Children’s emotional, physical, and cognitive development is on track, and delays are identified and addressed early.

A child’s developing brain is most flexible during the earliest months and years of life. This flexibility provides a window of opportunity for establishing a lifelong trajectory for health and wellbeing. Adverse childhood experiences during this period increase the likelihood of physical and mental health difficulties in adulthood, placing children on a trajectory toward physical health problems, such as cardiovascular disease, diabetes, and respiratory and immunological disorders, as well as challenges with learning and mental health.1,2 Despite the importance of this age period, children are more likely to experience abuse and neglect during their first three years of life than at any other age.3

Safe environments and good nutrition can support lifelong health, as can stable, responsive relationships with adults. Also, interventions that identify and treat early indications of disability or developmental delay during a child’s early years can improve a child’s trajectory, increasing the likelihood of positive health outcomes long term. Such interventions are important because 1 in 6 children in the US has a disability.4 Social predictors of health, such as poverty, increase a child’s risk of disability, as do factors such as low birthweight.5

Breastfeeding can boost children’s immune systems and improve long-term health outcomes, but challenges such as unsupportive workplace policies and hospital practices can limit mothers’ opportunities for breastfeeding, and data show that 60% of mothers do not breastfeed for as long as they intend to.6 These difficulties contribute to racial disparities—Black infants are less likely than Hispanic and White infants to ever have been breastfed.7

The policies and strategies reviewed here have proven effective at directly improving children’s health and wellbeing, and they can help states ensure that children’s emotional, physical, and cognitive development is on track and that delays are identified and addressed early.

Three outcomes illustrate factors that predict and reflect children’s healthy development: (1) breastfeeding, (2) immunizations, and (3) child maltreatment rates. These outcomes vary considerably across states, and most vary by race and ethnicity as well.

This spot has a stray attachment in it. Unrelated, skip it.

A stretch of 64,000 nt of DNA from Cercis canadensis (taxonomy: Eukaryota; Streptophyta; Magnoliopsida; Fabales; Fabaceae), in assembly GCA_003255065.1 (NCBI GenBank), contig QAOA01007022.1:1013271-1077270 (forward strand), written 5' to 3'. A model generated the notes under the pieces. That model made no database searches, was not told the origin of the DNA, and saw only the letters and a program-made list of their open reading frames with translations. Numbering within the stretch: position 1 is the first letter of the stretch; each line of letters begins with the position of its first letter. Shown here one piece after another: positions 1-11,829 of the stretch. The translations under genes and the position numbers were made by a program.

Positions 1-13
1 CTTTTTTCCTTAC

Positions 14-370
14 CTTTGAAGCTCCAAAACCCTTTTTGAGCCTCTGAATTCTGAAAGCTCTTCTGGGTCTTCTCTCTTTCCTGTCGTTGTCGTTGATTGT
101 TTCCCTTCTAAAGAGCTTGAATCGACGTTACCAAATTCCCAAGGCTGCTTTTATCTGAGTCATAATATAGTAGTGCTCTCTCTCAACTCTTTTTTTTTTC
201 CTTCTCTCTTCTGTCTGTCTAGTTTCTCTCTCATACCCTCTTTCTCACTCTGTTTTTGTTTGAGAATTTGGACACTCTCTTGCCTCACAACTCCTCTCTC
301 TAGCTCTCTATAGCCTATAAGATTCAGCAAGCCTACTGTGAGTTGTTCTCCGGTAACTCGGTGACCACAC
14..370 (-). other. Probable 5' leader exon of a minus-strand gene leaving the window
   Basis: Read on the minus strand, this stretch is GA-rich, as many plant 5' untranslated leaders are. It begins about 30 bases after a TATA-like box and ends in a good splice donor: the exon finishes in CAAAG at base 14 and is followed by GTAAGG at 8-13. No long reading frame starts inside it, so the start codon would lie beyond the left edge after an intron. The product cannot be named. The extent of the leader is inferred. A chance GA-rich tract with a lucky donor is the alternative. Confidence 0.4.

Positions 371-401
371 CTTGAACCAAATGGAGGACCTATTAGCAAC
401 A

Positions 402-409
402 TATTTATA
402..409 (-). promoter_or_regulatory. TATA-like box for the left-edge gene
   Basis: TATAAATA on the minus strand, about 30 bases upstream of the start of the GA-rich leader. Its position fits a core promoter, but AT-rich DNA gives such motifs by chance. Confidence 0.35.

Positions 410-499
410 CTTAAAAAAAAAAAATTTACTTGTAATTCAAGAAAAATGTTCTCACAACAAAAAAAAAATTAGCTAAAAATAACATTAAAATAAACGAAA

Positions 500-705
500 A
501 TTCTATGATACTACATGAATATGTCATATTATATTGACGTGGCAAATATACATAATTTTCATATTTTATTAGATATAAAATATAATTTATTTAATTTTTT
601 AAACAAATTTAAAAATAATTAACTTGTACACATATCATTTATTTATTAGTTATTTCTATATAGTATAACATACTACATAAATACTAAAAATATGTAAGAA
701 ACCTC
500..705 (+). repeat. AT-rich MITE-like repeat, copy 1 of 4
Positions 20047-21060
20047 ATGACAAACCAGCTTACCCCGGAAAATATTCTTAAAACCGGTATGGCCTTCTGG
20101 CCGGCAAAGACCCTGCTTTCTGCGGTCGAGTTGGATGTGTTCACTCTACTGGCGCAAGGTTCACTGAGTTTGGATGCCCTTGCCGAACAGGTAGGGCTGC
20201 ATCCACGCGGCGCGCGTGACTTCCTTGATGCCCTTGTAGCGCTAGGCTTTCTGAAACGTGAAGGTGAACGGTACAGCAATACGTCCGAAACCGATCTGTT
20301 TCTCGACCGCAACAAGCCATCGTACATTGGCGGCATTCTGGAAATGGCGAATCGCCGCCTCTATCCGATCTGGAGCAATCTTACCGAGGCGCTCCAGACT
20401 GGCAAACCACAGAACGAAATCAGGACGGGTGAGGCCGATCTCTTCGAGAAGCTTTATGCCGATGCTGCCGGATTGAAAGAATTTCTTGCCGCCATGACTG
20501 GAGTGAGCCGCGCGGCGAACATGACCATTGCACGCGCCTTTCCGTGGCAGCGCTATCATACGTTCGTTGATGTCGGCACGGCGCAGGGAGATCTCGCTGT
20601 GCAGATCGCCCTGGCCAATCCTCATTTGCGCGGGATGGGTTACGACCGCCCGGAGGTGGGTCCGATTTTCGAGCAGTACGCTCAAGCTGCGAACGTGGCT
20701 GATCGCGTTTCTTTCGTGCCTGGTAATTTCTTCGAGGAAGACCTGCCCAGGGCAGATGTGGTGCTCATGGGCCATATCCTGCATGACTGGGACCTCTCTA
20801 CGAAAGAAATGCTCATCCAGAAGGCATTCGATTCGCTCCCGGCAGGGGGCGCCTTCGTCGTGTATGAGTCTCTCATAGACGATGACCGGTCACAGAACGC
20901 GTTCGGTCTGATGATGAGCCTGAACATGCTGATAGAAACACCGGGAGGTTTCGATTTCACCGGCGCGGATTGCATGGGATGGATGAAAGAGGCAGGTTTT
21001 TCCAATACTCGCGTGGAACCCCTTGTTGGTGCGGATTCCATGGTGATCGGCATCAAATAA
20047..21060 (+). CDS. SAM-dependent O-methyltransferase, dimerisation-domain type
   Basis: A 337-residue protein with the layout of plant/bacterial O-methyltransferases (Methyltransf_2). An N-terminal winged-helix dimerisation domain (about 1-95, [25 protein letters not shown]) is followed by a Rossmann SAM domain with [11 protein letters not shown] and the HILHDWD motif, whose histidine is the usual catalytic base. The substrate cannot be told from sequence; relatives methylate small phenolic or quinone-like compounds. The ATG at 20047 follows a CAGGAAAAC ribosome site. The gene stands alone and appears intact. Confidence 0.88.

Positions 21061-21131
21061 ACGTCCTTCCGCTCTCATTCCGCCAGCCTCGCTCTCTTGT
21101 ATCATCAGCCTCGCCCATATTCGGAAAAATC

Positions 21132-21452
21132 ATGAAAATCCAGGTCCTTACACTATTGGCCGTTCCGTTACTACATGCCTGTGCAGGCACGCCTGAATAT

All three outcome measures were calculated intentionally in the negative direction to demonstrate where states have room for improvement and to help states prioritize the PN-3 policy goals that are lagging. Out of 51 states, the worst state ranks 51st, and the best state ranks first. The median state indicates that half of states have outcomes that measure better than that state, whereas half of states have outcomes that are worse.

OUTCOME MEASURE: NEVER BREASTFED
% children whose mother reports never breastfeeding
Median state value: 14.8%

Breastfeeding is associated with better health outcomes for mothers and children. Overall, nearly 1 out of 6 babies is never breastfed, but the number is nearly double that in the five worst states and half that in the five best states. Black infants are almost twice as likely as White infants not to be breastfed, and approximately 10 percentage points more likely not to be breastfed than Hispanic infants.

Source: 2019 National Immunization Survey-Child (NIS-Child).

OUTCOME MEASURE: NOT FULLY IMMUNIZED
% children under age 3 not up to date on immunizations
Median state value: 26.7%

Immunizations protect against a variety of diseases that can lead to serious health consequences. In the US, more than one quarter of infants and toddlers are not up to date on all of their immunizations. Babies in the five worst states are nearly twice as likely not to be fully immunized as babies in the five best states. Rates of immunization do not vary substantially by race and ethnicity as compared to other outcomes in this report.